Many of my potted plants are over now, and need to be trimmed back. This Helenium, for instance, has started to produce new growth at the base of its stems, so I think I will chop off most of the tatty top growth.
The Echinaceas will get the same treatment.
Once they have been cut right back I will at least have the option to put them in the garage if we get a spate of very severe weather. I know that even perennials are vulnerable to frost damage when they are in pots, because their roots do not have as much protection from the elements as they would like.
I have already pruned most of my Blueberry plants. I acquired two new ones this time last year, which have grown well this year and will hopefully produce a crop next year.
This means that I feel justified in pruning some of the older ones quite severely in order to promote new growth. It's always a good idea to have plants at different stages of development rather than having all new ones, or all mature ones.
|Mature Blueberry with old wood cut out|
I have finally chopped down my cucumber plants, after picking the few remaining fruits. Surprisingly, the plants didn't suffer from mildew at all this year, but the leaves had become so tatty that they were no longer able to perform their energy-creation role.
I have been agreeably surprised at how well cucumbers grow in my garden without any protection at all (except when very young). A few years ago I would have said it wasn't worth growing cucumbers unless you had a greenhouse, but modern varieties seem to be much more robust and are likely to produce a good crop in anything but really exceptional weather conditions.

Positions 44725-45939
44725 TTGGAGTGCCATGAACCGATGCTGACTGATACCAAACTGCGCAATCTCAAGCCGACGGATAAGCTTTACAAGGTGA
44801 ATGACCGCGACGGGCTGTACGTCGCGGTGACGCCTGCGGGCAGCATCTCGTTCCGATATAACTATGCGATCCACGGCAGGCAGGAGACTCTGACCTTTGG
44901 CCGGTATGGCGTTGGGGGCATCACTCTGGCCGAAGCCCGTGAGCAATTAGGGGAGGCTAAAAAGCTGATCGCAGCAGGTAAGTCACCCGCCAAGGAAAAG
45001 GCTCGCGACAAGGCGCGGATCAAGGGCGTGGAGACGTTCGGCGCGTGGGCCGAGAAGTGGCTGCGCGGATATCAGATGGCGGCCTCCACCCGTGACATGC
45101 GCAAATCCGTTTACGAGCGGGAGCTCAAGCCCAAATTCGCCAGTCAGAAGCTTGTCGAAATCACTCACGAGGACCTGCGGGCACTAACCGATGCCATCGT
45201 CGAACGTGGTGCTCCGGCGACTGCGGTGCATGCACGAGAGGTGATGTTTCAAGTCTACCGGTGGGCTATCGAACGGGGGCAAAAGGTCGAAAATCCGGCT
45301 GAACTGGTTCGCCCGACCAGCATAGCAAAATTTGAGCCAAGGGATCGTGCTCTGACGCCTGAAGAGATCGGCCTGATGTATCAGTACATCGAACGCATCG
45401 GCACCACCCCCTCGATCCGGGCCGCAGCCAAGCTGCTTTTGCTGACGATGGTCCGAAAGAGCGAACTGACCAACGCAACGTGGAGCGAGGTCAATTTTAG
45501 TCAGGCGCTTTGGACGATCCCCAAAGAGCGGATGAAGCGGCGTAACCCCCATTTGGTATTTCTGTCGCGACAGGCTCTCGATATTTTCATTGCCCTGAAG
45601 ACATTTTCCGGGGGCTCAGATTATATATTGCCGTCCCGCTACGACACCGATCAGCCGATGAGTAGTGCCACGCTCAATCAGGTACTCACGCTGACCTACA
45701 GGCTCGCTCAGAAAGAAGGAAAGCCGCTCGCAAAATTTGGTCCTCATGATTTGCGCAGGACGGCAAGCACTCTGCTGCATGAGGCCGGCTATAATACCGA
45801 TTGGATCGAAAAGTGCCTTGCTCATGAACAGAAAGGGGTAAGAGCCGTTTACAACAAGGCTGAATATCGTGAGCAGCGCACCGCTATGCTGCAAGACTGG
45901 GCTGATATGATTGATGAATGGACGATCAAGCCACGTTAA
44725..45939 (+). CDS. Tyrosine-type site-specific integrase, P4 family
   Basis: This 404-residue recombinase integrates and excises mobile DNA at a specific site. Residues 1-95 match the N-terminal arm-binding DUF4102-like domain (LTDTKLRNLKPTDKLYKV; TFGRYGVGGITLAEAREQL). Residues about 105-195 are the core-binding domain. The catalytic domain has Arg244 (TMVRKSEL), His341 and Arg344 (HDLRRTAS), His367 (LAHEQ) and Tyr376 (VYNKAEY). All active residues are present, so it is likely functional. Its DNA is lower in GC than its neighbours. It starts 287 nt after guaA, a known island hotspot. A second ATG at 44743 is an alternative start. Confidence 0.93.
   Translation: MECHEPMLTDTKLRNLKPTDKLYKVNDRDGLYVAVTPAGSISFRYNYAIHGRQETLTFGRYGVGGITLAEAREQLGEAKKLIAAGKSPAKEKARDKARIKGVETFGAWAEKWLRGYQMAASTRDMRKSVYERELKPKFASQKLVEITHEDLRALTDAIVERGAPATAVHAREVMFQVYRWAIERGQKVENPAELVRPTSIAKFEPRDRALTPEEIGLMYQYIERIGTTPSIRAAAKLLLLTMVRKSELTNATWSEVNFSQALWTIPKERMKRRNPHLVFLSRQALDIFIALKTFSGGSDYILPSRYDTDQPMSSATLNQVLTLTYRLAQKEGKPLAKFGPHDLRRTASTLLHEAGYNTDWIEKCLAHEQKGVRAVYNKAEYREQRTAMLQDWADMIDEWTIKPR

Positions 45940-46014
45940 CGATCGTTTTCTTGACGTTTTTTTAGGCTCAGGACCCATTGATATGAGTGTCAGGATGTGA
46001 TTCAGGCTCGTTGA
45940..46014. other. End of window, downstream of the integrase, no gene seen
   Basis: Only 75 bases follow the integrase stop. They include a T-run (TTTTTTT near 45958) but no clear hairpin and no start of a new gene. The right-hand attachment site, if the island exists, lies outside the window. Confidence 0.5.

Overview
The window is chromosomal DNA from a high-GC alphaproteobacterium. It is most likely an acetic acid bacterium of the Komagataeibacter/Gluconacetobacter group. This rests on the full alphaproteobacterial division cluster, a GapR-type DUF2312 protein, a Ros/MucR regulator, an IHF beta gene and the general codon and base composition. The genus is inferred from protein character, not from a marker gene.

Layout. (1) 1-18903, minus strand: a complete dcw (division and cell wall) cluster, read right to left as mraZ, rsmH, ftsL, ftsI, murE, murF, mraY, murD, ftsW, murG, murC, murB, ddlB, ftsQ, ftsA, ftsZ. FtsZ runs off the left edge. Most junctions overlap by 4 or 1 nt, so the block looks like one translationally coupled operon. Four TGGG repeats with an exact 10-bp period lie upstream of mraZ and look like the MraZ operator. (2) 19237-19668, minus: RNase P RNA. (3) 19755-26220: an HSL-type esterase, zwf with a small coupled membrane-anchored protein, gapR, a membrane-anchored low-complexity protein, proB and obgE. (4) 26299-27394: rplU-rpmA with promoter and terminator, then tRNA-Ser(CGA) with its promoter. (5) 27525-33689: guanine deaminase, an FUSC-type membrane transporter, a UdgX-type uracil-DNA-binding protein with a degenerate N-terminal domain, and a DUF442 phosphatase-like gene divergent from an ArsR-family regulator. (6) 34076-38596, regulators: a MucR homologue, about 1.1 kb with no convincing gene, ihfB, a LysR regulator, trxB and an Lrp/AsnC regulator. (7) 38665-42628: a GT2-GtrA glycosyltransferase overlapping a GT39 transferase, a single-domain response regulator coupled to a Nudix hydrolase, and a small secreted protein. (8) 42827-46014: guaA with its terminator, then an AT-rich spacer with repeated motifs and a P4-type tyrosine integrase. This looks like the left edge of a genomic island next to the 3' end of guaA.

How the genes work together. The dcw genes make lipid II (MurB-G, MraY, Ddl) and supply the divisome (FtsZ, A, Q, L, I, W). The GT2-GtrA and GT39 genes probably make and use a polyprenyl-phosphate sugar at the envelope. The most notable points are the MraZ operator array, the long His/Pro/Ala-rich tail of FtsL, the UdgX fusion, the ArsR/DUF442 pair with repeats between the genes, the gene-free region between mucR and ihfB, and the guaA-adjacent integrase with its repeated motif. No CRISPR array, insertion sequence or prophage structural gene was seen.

Most of my chillis have been harvested now, and I am beginning to think about which plants to keep and which to discard. I will try to keep a few of them through the winter. This entails giving them a fairly dramatic trim so that they become semi-dormant, and then keeping them on a cool windowsill indoors. I did this last year and the year before and had mixed success. Some died but some survived. The ones that survived went on to produce their fruit much earlier than the ones I started from seed, so this is a good way of extending the harvesting season.
My choice of which plants to keep will be strongly influenced by which ones coped best with the contaminated compost issue. Some of them, like the "Bird's Eye" barely survived, but others, like "Ohnivec" shrugged it off and did well. I'm also going to try keeping my "Red Habanero" one again (it successfully survived last Winter), because I am particularly fond of its fruit. They are really good-looking - and pretty hot too.